Intensive treatment does not reduce violence in psychotic patients

November 08, 2001

Increasing the intensity of treatment does not reduce the level of violence in patients with severe mental illness, concludes a study in this week's BMJ.

Walsh and colleagues identified 708 patients aged between 18 and 65 with established psychotic illness in four inner city mental health services. Over a two-year period, 353 patients received intensive case management and 355 patients received standard care. Physical assault during the study was measured by interviews with patients and case managers and examination of case notes.

During the two years of the trial, 80 (23%) of the intensive case management group and 78 (22%) of the standard care group committed assault, representing no significant difference. Risk factors for violence included a history of violence, drug misuse, younger age, victimisation, and learning difficulties. Even after taking these factors into account, no evidence that intensive case management reduced the level of violent behaviour was found.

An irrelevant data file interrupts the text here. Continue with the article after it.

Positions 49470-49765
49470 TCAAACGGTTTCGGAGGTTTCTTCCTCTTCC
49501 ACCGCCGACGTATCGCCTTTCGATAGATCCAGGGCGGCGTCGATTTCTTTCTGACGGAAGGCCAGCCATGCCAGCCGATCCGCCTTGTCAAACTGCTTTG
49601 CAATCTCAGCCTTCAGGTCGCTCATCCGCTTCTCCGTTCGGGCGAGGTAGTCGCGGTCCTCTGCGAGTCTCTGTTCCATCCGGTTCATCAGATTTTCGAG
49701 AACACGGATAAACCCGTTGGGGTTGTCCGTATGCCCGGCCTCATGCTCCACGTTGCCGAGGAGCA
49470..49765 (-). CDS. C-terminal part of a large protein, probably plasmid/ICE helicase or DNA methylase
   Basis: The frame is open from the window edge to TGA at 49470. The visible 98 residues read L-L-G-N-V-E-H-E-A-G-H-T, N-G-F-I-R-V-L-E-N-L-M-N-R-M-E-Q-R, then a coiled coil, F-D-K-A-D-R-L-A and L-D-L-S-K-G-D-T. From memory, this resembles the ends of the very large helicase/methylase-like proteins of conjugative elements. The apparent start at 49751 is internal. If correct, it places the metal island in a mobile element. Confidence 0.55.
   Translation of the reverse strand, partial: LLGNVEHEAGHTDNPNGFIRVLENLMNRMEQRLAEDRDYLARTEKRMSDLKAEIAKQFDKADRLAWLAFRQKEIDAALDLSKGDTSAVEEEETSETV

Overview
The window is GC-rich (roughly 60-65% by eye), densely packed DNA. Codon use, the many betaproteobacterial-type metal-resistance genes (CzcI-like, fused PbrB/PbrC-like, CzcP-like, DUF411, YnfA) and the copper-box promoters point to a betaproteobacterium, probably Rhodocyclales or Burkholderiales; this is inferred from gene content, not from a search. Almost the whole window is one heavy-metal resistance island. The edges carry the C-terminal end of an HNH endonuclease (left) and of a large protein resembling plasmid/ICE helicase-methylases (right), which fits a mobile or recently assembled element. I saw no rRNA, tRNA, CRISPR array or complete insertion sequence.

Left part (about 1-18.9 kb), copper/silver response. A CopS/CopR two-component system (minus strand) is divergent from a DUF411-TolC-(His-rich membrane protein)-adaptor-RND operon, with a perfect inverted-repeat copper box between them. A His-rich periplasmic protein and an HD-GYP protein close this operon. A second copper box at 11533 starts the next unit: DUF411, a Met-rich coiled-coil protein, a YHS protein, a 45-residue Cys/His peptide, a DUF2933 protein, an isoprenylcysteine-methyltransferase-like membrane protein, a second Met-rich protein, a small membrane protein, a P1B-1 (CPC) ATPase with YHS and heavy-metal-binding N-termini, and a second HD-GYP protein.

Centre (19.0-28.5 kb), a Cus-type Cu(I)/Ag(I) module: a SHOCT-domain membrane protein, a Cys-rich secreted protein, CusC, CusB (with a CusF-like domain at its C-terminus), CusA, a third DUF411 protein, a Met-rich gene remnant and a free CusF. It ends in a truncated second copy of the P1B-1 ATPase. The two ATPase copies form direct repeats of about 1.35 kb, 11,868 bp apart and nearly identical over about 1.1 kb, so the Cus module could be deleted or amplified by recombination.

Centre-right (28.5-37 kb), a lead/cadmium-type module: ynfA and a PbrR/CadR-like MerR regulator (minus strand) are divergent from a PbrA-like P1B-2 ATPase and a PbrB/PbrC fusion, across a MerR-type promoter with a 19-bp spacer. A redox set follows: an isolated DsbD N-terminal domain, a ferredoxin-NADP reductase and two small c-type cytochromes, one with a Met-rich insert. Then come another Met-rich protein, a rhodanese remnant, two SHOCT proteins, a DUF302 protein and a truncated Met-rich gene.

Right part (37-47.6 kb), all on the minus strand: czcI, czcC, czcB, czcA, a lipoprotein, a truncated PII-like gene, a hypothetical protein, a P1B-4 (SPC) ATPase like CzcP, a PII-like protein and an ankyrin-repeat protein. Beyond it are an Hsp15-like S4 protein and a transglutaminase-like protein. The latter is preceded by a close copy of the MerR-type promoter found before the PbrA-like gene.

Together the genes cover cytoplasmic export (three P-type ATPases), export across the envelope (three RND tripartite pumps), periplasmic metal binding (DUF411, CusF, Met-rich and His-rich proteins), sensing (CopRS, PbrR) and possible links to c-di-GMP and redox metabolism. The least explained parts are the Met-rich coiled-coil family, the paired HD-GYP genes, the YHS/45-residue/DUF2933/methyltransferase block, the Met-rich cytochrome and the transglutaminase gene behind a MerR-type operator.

Legislation for compulsory community treatment in England and Wales has recently been proposed in a government white paper, say the authors. Future research should address the question of whether such treatment combined with psychosocial support can be developed. These need to be effective in reducing violence in a core group of mentally disordered people, they conclude.
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Reducing violence in severe mental illness: randomised controlled trial of intensive case management compared with standard care BMJ Volume 323, pp 1093-6

Editorial: reducing violence in severe mental illness BMJ Volume 323, pp 1080-81

BMJ

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